I had the pleasure of sitting in on a very special talk by Francois Gossieaux at a Third Tuesday Ottawa event. He spoke about understanding human behaviour before trying to understand the social media tools.
We are a social being
Humans are hard wired to help. What divides us from other mammals on this planet is we are a social being. We will help someone in need in our social realm, whether we know them or not. However, on the other side, we are also hard wired to punish someone who is unfair. If we receive bad customer service, we will go out of our way to purchase a “yourcompanysucks.com” website and put effort in to letting the world know of our bad experience.
Knowing this helps us understand the two frameworks involved in making a decision to help. For example: a scientist asked three groups of people for help. He offered group 1 nothing, group 2 $5 and group 3 $0.50. Group 3 helped 10 per cent more than group 2, and group 1 helped 30 per cent more tan group 2.
The social framework involves those in group 1, and the market framework involves those in group 2. To be truly successful in social media engagement, you must tap in to the social framework.
So what does this mean for a business
1. Tribal characteristics
As a business, we should be thinking of tribal characteristics and not the personal characteristics. As social beings we trust our tribe – are social network. To be truly successful in engaging with your public, it is more important to know who they hang out with rather than knowing their gender or salary.
2. Enough about you already
Imagine going to a party, you meet someone and you start conversing. You engage in a conversation that goes back and forth. Then you meet someone who talks about him/herself all night. Who are you going to call the next morning? Of course, the one you conversed with. Social media is not an information channel, the public doesn’t listen anymore. We are too overwhelmed and bombarded with messages every minute – nay every second of our waking day. Engage with your audience, don’t just push key messages and talk about your organization.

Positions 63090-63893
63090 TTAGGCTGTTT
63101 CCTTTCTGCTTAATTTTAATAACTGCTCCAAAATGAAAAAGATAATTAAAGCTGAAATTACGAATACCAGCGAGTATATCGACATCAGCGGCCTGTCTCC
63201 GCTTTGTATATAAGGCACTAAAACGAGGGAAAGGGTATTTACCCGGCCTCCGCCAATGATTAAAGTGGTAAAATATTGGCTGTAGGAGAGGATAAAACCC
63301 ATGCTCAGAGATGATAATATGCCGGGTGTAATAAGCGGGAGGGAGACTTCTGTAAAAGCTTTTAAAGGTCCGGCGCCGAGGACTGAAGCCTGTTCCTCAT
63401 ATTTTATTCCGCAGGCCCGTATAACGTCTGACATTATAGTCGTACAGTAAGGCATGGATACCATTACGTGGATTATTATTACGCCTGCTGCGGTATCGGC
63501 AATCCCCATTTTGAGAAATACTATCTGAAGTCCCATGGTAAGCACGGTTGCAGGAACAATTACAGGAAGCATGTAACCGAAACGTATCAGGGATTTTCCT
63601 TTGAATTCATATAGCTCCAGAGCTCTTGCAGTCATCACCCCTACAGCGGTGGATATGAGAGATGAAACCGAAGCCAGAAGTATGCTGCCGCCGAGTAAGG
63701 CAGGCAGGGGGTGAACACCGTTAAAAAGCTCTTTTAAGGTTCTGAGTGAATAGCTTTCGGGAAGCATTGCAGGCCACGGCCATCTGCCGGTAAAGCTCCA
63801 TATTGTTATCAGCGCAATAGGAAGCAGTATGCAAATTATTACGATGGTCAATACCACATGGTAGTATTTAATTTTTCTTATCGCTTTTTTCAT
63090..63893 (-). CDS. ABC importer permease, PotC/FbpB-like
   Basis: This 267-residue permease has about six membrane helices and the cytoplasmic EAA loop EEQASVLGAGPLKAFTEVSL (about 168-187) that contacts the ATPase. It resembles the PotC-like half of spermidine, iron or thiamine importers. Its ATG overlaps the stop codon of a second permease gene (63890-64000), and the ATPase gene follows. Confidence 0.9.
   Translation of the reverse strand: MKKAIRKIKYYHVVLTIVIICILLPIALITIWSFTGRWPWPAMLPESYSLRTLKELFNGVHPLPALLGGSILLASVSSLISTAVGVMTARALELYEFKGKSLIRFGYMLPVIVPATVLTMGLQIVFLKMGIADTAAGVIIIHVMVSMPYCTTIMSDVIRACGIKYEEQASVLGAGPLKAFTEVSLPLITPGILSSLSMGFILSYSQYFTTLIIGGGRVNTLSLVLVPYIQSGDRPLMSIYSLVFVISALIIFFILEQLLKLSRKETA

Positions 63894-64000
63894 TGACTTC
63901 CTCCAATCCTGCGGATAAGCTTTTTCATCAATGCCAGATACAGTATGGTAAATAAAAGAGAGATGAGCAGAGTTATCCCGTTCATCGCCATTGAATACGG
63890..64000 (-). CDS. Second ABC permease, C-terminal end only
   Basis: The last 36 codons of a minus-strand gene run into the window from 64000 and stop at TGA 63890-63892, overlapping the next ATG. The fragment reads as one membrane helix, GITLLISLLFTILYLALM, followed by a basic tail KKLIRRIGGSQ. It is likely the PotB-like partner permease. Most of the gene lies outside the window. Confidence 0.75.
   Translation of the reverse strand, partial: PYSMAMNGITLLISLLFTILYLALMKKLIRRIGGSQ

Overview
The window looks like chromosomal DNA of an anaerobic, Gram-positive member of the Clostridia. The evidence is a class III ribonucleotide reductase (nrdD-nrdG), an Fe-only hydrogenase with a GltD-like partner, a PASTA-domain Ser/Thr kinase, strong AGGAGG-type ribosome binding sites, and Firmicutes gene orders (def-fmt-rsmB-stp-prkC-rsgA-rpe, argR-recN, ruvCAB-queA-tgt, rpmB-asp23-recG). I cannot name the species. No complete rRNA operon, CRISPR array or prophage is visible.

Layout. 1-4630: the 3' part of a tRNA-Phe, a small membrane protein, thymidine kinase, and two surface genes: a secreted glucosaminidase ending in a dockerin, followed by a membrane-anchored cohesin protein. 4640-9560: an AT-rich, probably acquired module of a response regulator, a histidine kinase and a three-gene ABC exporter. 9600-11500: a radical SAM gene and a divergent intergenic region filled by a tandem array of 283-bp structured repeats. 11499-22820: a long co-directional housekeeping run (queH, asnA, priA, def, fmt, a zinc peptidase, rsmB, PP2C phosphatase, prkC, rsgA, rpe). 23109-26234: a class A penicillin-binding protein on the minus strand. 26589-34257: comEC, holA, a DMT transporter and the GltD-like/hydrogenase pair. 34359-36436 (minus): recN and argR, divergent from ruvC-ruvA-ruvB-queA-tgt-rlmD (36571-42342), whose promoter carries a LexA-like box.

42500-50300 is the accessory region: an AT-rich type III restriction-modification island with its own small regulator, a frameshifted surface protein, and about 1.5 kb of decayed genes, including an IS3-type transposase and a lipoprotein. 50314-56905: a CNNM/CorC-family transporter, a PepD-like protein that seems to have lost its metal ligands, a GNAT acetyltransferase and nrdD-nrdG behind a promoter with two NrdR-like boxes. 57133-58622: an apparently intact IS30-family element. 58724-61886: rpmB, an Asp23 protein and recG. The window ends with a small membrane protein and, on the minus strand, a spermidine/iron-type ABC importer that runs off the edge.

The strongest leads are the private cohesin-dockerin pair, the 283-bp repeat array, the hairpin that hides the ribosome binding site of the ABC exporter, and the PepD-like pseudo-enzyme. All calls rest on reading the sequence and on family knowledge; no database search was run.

3. Be human-centric
Create a community. Fiskars is an organization that made scissors. They truly wanted to be human-centric, so they created a community called the Fiskateers, crafting ambassadors. Fiskars realized the tribal characteristics of the women using their products: the women were scrap-bookers. Therefore they created a community of women who love scrap-booking. They supplied them with scissors with the name Fiskateers engraved on it and a revolution of Fiskateers were born. Fiskars online presence and sales increased dramatically.
4. Don’t get fixed on fixed hierarchy
Who ever said only the boss can tweet a message? Who made the decision of having a corporate account with only one person managing the content? Stop fixating on who is aloud to tweet in the name of your organization. Instead ask who in your organization is passionate about your business. Take the passionate ones and encourage them to tweet about your organization.
If you want to be social do not allow only your tools in the house. Allow the tools your employees are comfortable using. In other words, don’t ban Facebook, but allow Facebook to create an engaging online conversation. Your employees are just as important to engage with as your customers.
5. The social media centre of excellence
Once you have found your group of passionate leaders, create your social media centre of excellence. You should have someone from each department involved in the centre of excellence. This will connect HR with marketers who will connect with sales and unify the company’s culture.
What do you think? Have we lost ourselves in the tools of social media and forgotten about the humans behind the tools?